“How to Move from an Ordeal”

April 12, 2020 ()

Bible Text:  Mark 16: 1-13 |


Today the most significant date on the Christian calendar, Easter/Resurrection Sunday, is being celebrated in a very different form or fashion than most are accustomed. There no crowded sanctuaries, no Easter Sunday Cantatas, no Easter plays or dramatizations, most families will not have big Easter dinners or go out to brunches.  All of which we were accustomed to has been interrupted by this Coronavirus ordeal. Today, in the midst of what is generally a celebratory season, some families awaken with the struggle of celebrating and grieving because they've lost a loved one or multiple loved ones because of this ordeal we find ourselves in all over the world, COVID-19 pandemic. What an ordeal we are living in right now. 

This isn't an ideal situation we find ourselves in.  What an ordeal!  Families losing loved ones to this deadly virus-what an ordeal.  Student's school year interrupted-- forced to online/distance learning, cancellations of proms, graduations, and senior trips. What an ordeal! People losing their jobs, businesses that have been built with blood, sweat, and tears.  What an ordeal! Healthcare professionals, public safety professionals, grocery store clerks, and so many others ALL PUTTING THEIR LIVES IN DANGER DAILY!! What an ordeal!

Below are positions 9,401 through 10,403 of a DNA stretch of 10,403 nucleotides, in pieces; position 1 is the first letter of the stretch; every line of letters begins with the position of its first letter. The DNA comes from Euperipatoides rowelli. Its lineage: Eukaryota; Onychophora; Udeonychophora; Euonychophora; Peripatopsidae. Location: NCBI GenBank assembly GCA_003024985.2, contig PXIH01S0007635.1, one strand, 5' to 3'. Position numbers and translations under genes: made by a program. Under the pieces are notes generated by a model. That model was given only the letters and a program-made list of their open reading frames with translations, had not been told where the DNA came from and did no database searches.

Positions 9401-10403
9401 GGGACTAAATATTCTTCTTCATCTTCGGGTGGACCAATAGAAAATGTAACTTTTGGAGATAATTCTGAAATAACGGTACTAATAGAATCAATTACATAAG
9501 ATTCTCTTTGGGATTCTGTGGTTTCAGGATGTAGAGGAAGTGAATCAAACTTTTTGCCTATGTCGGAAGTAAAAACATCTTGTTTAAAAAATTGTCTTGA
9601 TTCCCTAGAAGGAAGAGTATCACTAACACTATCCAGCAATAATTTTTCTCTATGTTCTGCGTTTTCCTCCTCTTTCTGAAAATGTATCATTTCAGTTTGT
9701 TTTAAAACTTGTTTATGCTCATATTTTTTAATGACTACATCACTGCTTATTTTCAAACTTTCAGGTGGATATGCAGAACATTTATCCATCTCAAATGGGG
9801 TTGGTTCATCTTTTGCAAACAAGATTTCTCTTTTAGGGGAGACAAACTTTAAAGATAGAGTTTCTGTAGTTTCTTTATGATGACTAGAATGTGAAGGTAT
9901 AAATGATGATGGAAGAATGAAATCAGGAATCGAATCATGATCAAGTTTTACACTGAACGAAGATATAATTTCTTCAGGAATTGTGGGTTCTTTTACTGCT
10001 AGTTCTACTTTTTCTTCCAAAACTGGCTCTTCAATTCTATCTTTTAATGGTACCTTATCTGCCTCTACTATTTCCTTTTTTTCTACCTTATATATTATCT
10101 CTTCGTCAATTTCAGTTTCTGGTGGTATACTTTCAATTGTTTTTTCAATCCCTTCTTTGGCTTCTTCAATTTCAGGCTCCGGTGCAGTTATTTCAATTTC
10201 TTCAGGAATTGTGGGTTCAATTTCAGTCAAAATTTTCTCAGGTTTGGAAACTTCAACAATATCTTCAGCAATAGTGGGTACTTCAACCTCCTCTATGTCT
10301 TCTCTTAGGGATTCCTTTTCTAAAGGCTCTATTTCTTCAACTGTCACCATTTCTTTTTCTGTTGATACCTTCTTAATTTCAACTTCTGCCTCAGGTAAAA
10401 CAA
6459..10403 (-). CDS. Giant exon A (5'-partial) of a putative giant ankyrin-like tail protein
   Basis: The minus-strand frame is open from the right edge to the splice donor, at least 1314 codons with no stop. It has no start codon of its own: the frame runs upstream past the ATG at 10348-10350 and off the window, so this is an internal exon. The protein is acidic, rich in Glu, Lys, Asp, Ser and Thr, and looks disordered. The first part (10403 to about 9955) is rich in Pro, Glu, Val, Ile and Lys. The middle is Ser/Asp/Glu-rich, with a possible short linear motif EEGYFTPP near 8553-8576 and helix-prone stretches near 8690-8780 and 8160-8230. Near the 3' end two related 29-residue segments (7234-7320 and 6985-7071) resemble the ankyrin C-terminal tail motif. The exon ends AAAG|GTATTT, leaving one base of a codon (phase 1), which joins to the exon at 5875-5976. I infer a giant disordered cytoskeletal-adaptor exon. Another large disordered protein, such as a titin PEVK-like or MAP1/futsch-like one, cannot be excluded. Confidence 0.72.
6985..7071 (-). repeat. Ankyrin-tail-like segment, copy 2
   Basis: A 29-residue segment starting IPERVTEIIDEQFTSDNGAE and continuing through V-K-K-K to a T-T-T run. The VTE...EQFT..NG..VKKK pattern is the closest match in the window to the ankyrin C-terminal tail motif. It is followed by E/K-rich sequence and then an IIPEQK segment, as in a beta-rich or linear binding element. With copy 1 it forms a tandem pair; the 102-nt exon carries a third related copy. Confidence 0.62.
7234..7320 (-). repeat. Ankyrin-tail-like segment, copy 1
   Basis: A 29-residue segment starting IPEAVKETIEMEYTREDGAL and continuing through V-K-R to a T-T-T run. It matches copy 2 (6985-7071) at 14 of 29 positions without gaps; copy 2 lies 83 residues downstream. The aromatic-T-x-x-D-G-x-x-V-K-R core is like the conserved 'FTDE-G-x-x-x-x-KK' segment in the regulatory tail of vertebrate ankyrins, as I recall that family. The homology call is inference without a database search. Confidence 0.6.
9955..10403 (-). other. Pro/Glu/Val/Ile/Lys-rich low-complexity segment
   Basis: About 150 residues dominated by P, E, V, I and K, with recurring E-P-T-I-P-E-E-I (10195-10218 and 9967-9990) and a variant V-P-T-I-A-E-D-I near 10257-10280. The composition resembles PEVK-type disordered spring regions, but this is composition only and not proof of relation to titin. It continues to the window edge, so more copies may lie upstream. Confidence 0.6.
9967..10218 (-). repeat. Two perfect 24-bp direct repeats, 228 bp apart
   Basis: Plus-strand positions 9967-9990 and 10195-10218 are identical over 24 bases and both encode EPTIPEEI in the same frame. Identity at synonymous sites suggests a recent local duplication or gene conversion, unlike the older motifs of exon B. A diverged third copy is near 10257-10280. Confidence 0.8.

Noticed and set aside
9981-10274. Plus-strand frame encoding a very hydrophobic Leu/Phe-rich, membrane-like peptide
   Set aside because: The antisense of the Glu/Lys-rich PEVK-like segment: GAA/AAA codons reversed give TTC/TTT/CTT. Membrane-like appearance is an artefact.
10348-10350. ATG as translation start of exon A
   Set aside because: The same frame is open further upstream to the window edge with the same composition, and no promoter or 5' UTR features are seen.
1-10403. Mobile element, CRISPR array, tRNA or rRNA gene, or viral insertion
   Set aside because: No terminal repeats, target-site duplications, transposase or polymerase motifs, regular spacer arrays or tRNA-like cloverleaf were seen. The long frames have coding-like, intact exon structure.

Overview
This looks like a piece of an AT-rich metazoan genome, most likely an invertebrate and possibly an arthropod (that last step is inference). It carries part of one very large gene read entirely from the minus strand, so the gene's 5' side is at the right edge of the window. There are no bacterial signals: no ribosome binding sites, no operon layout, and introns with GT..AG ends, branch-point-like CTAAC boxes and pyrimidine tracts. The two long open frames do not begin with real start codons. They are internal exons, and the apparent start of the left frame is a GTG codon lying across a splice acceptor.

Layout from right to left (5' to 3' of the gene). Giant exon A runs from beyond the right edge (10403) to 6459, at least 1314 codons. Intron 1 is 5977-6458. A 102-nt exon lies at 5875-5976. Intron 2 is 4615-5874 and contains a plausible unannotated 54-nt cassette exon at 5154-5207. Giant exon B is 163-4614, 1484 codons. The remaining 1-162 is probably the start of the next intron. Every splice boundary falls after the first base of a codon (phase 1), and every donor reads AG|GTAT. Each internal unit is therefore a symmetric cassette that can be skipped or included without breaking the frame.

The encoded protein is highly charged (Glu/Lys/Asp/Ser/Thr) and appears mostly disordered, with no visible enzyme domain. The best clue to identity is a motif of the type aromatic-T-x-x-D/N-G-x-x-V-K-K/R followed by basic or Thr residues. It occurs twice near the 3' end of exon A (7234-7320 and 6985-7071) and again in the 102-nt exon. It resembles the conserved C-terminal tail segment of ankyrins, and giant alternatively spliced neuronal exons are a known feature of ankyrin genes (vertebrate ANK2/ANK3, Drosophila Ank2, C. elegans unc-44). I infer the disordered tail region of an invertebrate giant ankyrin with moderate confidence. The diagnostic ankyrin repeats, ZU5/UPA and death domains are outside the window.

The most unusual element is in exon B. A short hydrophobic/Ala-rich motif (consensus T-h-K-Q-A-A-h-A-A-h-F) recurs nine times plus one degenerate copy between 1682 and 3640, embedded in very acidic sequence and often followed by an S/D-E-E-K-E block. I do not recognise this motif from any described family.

However, Resurrection Sunday is an example of how to move from an ordeal to the ideal! The Easter story, at it's core, helps us see as humans how God helps us get through an ordeal and move toward the ideal.  Because quite frankly the crucifixion of Christ wasn't ideal!  It was definitely an ordeal in the lives of those who experienced it first hand.  And as we consider Mark's account of all that took place that monumental morning we find some principles to help us move from the ordeals we encounter in our own lives to the ideal that God has for us. When we remember to elevate our thinking, maintain an eagerness to follow God, and embrace an evangelistic lifestyle then God can move us through our personal ordeals and into the ideal for our lives.